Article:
By Monica Alonzo
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By New Times
Manera also says she was sorry that Sheflin chose to resign, and that although "he was a very difficult person to communicate with," she felt they were working toward the same goal of supporting the fashion design department. His sexuality did not bother her, she says.
"I had heard by the grapevine that he said I was homophobic and that I was responding because I didn't approve of his lifestyle. I didn't even know that he had a different lifestyle until all of this came up, and it didn't make any difference to me," Manera says.
She didn't bother defending herself, she says, because she didn't think Sheflin would believe her anyway.
Museum director Jim Ballinger responded to Sheflin's resignation letter privately, in a letter to Sheflin dated September 22, 2003, informing Sheflin that his letter was "one of the most vicious I have received during my tenure as director."
In a recent interview, Ballinger tells New Times that the problem over Sheflin not completing the ACI directory is the only problem he's aware of. (Sheflin remains on the Phoenix Art Museum's membership committee.) About Sheflin's resignation, Ballinger says, "I know that for the years David was involved with the Costume Institute, they were very happy to have him on board. He felt snubbed -- that's his feeling, I can't answer for him."
Ballinger says that Sheflin could not have been discriminated against because he was welcomed into the group as a board member. "Then they had, as near as I can tell, one issue that I'm aware of from a structural point of view: the brochure. And frankly, both sides have different stories. The truth is somewhere in the middle, I'm sure."
As for the issue of the exclusive opening receptions, Ballinger says such events for every exhibition at the museum are handled on a case-by-case basis, depending on the popularity of the show and the support groups involved.
Barbara Kammerzell, a former ACI president who was nominated to take the helm again in June, says she hopes to strengthen the organization by bringing in new people.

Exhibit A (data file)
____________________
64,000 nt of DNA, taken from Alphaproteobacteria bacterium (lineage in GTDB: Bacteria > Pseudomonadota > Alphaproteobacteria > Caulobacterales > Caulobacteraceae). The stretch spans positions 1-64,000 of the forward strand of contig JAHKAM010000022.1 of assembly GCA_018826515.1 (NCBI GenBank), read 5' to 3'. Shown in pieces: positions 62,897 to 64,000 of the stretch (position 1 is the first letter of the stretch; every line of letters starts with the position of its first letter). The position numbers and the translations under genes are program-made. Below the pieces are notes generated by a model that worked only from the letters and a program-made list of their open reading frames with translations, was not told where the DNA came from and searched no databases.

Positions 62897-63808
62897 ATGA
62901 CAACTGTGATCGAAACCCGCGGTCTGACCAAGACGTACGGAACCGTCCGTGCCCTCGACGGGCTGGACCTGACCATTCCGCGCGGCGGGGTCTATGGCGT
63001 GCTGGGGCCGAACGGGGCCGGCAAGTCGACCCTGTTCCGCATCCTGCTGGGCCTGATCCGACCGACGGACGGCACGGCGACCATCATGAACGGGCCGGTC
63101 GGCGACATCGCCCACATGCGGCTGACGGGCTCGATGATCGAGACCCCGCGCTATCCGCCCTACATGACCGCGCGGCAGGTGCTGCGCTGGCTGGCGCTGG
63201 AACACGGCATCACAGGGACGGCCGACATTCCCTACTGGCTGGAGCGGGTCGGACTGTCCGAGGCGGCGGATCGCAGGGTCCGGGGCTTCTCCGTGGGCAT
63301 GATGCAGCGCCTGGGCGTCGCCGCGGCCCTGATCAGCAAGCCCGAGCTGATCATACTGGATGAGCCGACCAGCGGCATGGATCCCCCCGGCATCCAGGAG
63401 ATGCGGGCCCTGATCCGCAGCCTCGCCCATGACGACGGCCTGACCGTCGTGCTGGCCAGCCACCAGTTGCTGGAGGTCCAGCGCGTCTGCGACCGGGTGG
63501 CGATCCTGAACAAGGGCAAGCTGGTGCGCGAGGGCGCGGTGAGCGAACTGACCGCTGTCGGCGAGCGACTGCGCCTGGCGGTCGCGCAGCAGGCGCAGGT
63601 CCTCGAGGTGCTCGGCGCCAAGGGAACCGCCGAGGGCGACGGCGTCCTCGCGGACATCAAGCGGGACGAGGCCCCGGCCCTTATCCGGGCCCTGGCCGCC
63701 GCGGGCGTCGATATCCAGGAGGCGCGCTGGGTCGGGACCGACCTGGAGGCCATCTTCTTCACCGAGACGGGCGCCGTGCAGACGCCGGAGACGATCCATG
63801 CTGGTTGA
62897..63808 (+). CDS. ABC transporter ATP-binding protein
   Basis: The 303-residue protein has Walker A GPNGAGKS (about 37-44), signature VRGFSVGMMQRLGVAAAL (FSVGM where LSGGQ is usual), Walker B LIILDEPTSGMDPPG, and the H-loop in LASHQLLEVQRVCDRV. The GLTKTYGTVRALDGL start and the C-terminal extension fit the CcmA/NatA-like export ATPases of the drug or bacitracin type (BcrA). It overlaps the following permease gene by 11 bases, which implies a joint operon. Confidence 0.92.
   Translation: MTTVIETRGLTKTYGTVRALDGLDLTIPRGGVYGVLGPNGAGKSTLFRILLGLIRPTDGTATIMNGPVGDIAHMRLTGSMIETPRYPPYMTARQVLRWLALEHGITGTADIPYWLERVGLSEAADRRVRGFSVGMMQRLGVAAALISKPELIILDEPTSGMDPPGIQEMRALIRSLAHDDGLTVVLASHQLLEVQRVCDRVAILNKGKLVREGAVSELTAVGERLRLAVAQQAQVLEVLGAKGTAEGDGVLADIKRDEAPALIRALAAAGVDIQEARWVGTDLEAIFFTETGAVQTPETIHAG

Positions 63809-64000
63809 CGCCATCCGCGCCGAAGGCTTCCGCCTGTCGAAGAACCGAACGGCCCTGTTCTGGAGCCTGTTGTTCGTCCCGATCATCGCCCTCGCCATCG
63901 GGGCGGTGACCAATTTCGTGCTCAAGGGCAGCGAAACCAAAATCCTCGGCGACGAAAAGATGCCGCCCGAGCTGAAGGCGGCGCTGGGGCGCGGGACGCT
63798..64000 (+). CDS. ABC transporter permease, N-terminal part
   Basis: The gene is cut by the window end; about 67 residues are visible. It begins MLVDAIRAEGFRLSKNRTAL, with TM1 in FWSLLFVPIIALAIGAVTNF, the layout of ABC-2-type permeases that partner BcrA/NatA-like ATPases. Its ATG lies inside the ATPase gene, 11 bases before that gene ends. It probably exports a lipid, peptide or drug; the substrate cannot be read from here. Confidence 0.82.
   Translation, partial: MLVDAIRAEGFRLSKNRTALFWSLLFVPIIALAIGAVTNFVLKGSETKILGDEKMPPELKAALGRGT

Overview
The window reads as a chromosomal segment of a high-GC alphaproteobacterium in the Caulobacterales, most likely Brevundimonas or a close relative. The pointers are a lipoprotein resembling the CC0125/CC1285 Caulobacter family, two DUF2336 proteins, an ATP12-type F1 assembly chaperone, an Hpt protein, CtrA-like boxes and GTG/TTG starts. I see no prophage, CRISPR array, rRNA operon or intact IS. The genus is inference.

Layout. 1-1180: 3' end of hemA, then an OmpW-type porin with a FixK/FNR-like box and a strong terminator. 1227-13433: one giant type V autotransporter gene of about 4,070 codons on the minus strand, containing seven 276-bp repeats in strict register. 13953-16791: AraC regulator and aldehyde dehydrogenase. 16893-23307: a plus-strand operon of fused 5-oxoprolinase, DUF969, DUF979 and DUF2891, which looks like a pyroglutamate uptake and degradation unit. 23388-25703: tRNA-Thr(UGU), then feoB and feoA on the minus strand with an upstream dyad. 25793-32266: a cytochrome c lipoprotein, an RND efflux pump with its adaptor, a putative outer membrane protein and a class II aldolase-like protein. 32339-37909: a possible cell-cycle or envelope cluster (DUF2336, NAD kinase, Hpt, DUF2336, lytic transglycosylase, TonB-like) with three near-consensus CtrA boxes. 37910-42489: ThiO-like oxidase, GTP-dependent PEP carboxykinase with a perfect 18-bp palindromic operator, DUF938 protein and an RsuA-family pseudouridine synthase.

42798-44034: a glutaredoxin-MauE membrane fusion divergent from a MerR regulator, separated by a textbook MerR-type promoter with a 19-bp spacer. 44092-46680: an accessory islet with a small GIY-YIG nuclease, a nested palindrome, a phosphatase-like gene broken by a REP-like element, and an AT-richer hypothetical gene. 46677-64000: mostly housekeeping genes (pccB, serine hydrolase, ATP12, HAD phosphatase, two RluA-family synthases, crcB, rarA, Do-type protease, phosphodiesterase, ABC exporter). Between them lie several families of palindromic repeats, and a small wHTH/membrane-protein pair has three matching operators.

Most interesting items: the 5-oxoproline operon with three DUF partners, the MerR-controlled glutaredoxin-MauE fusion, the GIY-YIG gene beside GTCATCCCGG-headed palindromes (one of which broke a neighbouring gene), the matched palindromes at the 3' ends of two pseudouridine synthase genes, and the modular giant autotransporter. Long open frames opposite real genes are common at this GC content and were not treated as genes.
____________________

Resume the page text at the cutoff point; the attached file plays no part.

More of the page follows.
"I certainly feel like the gay community here in Phoenix is a very strong community, and I would hate to see it not be active in ACI," she says.
About Sheflin, Kammerzell says, "I know he had dropped out this year because of his personality conflicts with some of the people, and I sort of feel like it was a shame."
Sheflin says this is more than typical politics. And he's not upset with Dennita Sewell, Jim Ballinger or even the museum as a whole. He's got a problem with "a small group of women who I believe are dictating policy and running the show down there."
"Come on," Sheflin adds. "We're supposed to be celebrating fashion and fashion designers, and the majority of them are gay men. I mean, where would fashion be without gay men?"
For a long time, David Sheflin pushed for change from inside Phoenix Art Museum and the Arizona Costume Institute. But what may have finally closed the generation gap was his resignation from ACI -- and his decision to talk to New Times about it.
Just this past week, on Friday, April 23, the "Motorcycle Jacket" exhibition debuted in the Phoenix Art Museum's Fashion Design Gallery to a crowd of at least 300 people -- including Sheflin. Accustomed to getting automatic invitations to such events, he says he had to request one from Dennita Sewell, but in any case, Sheflin was pleasantly surprised by the outcome.
"The crowd was the kind of people I've been hoping to attract for the past few years," he says, describing a scene that featured a mix of young and old, many first-time visitors to the museum -- including scores of bikers, who prominently parked their motorcycles outside.
"I was actually really proud of the museum to attract these people and to put the show on," he says.
New Times didn't receive an invitation to the event, either. Luckily, the show opened to the public the following day. Filling the gallery and even spilling into the downstairs atrium, where metallic leather and flame-painted glam rock interpretations of the motorcycle jacket are paired with a fiery orange Pan Head chopper, the show vividly illustrates the evolution of an iconic design -- from its origins as a part of a World War II flight uniform to a symbol of rock 'n' roll rebellion to an endless source of inspiration for high fashion designers from Anna Sui to Karl Lagerfeld.
It's the kind of appealing subject matter that Sheflin says will attract a larger audience for the museum. "I give it an A plus," he says. "In my opinion, this will be [curator Sewell's] most successful show to date."
Also noticeably absent from the reception, Sheflin adds, were all but one of the Arizona Costume Institute board members who had clashed with the younger man. Instead, Sheflin bumped into some of the incoming board members for next year, who he says were refreshingly friendly.
"They said they knew there were problems, and they were intent on fixing them," Sheflin says. "I think they should contact people in the community who were disenfranchised and try to get them back."